Q&A – 25 November 2013

Denied air hostess job

I am a tall well presented woman having applied for a job as an air hostess in a local airline. I know that my aptitude test results were the highest amongst the 20 girls who applied. In the practical I also scored the second highest but was refused employment because my hips are wider than their norms, seemingly because the aircraft aisle would not fit me. Isn’t this discrimination? If that was the case I could have served in the business class? I want to sue. Please guide.
QR, Dar

Every employer is required by the Employment and Labour Relations Act No 6 of 2004 to ensure that he promotes an equal opportunity in employment and strives to eliminate discrimination in the workplace. It is also an offence if an employer will directly or indirectly discriminate employees on the basis of color, nationality, tribe or place of origin race, national extraction, social origin, political opinion, gender, pregnancy, marital status, disability, HIV/AIDS, age or station of life.

However, as an exception to the foregoing rule of thumb, it is not discrimination to distinguish, exclude or prefer any person on the basis of an inherent requirement of a job.

Coming back to your question we are of the view that your situation falls within the exception provided under the law that it shall not be discrimination to distinguish, exclude or prefer any person on the basis of an inherent requirement of a job.

Hence if an aisle is not wide enough for a prospective employee, there are only two options. The first, which you will appreciate is uneconomical, is for the airline manufacturer to increase the size of the aisle. The second option is to decline employment, as the airline has done. You should consult your lawyers who can guide you further.

Plaintiff refuses to be paid outside Court

I am a supplier of various imported items and this business makes me travel outside the country frequently. Upon my arrival in Tanzania in the last few months, I found there was a copy of documents from the Court requiring me to file a defence within 21 days in a case filed against me by one of my customers. I have no problem with paying the customer all his claims only that I was not aware of the claims as the customer was used to communicating with my agents. I am very sorry for him but upon calling him for payment he insisted that we should meet in Court as he cannot accept payment unless the Court allows. Please guide me on how to go about this.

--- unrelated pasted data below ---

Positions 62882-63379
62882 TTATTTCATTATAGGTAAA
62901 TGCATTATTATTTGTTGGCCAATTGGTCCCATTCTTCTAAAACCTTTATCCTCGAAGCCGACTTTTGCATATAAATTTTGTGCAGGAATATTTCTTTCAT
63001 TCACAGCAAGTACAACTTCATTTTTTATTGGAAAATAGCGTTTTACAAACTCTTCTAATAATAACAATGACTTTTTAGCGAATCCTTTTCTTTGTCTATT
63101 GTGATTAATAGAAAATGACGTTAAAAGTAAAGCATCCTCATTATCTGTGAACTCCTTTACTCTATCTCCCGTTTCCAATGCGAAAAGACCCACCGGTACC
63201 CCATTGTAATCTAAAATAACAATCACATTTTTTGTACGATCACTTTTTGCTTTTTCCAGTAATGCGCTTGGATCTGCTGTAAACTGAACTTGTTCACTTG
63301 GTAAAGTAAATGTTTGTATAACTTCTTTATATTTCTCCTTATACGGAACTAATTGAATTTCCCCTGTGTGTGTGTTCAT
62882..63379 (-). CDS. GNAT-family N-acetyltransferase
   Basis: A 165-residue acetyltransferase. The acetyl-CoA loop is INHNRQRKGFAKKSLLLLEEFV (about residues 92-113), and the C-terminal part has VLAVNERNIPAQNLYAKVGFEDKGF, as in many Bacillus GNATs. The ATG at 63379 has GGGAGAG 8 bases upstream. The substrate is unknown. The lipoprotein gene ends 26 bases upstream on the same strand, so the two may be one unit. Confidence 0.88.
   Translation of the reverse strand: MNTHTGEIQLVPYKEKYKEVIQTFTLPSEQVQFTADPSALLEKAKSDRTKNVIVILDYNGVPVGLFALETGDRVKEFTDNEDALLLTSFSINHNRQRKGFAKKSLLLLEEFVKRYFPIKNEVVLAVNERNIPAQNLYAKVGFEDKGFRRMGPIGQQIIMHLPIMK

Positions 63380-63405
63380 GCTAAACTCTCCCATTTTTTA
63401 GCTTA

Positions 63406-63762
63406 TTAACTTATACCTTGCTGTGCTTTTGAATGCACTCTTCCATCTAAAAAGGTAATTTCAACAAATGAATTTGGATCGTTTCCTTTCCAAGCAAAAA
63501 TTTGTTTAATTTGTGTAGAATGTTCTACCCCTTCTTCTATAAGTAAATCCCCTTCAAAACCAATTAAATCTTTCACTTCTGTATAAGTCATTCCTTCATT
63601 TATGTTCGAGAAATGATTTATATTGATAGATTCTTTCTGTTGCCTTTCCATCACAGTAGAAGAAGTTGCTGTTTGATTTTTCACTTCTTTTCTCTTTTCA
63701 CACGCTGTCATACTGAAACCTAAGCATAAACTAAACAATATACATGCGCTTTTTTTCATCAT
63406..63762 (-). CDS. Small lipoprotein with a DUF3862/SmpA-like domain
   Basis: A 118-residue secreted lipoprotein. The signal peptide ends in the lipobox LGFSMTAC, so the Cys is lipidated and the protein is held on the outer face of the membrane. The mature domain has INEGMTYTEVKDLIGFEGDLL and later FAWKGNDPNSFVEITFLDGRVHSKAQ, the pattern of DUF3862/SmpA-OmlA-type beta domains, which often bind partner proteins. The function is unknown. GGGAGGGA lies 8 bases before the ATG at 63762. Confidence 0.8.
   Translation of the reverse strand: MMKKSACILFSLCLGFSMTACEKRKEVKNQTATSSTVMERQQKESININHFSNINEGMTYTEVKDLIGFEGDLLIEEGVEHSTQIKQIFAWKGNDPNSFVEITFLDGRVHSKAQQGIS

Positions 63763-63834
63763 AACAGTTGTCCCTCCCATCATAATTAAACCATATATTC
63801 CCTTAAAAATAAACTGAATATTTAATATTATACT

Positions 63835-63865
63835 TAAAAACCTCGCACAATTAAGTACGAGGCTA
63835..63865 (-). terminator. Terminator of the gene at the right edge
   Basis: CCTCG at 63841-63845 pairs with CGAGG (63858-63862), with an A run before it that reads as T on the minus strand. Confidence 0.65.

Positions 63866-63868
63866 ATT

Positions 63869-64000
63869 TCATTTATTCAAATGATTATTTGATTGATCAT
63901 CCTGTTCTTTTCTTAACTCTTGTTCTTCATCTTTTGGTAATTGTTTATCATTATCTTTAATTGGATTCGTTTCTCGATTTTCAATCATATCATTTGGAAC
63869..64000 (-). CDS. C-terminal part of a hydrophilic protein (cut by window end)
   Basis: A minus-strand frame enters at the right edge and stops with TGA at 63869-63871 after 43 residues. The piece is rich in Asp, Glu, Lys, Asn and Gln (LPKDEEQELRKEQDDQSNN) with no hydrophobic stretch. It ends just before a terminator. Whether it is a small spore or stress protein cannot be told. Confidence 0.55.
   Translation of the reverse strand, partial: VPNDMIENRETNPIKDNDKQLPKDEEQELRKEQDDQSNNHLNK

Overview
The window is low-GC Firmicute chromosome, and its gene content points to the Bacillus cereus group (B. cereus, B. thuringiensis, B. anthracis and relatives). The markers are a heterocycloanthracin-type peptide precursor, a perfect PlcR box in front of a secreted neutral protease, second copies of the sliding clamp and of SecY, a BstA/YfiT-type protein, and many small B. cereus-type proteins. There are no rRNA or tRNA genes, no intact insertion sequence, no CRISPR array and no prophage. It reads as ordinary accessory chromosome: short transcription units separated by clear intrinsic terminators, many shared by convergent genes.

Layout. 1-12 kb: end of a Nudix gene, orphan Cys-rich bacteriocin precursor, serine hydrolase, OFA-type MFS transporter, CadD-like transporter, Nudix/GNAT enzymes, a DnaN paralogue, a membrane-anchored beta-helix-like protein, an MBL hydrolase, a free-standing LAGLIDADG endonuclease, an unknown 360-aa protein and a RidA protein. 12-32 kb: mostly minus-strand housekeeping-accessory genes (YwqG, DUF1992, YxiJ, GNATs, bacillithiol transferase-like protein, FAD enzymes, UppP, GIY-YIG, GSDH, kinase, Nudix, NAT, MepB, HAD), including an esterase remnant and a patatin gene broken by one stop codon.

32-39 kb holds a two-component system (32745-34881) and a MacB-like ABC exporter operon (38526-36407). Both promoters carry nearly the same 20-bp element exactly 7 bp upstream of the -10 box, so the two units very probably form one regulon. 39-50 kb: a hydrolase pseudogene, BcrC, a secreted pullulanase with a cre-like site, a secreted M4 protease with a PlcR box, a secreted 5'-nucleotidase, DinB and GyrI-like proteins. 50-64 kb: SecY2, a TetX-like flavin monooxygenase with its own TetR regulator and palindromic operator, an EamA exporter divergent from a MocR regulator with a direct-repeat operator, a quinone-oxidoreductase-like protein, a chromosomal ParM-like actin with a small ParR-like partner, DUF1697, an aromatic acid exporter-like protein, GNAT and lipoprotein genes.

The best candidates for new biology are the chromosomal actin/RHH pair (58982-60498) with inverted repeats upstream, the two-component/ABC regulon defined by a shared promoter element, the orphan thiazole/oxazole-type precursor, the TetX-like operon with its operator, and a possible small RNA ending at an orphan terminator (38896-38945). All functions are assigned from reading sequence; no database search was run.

PJ, Dar

Under rules of procedure in civil cases, whenever a suit is filed against you and you do not disputes the claims as a defendant you are allowed to admit the truth of the whole or part of the case. Since you do not dispute the suit filed against you and you are ready to pay, you can give a notice of admission of a case to the customer and file it in Court and apply for the Court for judgment on admission. The Court may upon such application make such order or give such judgment as it thinks fit.

However if you are ready to settle, you can inform your customer about this and he can withdraw the case upon your payment. It seems like your customer thinks that once he has filed a case he cannot withdraw it. That is not true. With the current backlog of cases we have, the Courts are more than willing to expedite settlement of any such cases.

Airline cancellation, big deal missed

I was flying for a very important meeting in South America and the airline cancelled the flight at the last minute. I was forced to take another airline but did not make it on time for the meeting, as a result of which I lost a deal worth a life time. I want to sue the airline for atleast Usd 10M. Please guide.
YU, Dar

Much as we sympathise with you missing a deal of a life time, there are specific international conventions which limit the liability of airlines in such circumstances.

Specifically the Montreal Convention limits the liability for such claims and it is very unlikely that you will be able to claim what you are stating. Tanzania also ratified the Montreal Convention some ten years ago and hence it has full force of the law in Tanzania.

The underlying reason for the convention is to protect airlines from being held liable for unlimited amounts in view of the intense capital nature of the airline business. Otherwise it would make airlines operations even more expensive. We recommend you consult your lawyer.

You can consult your lawyers for further guidance.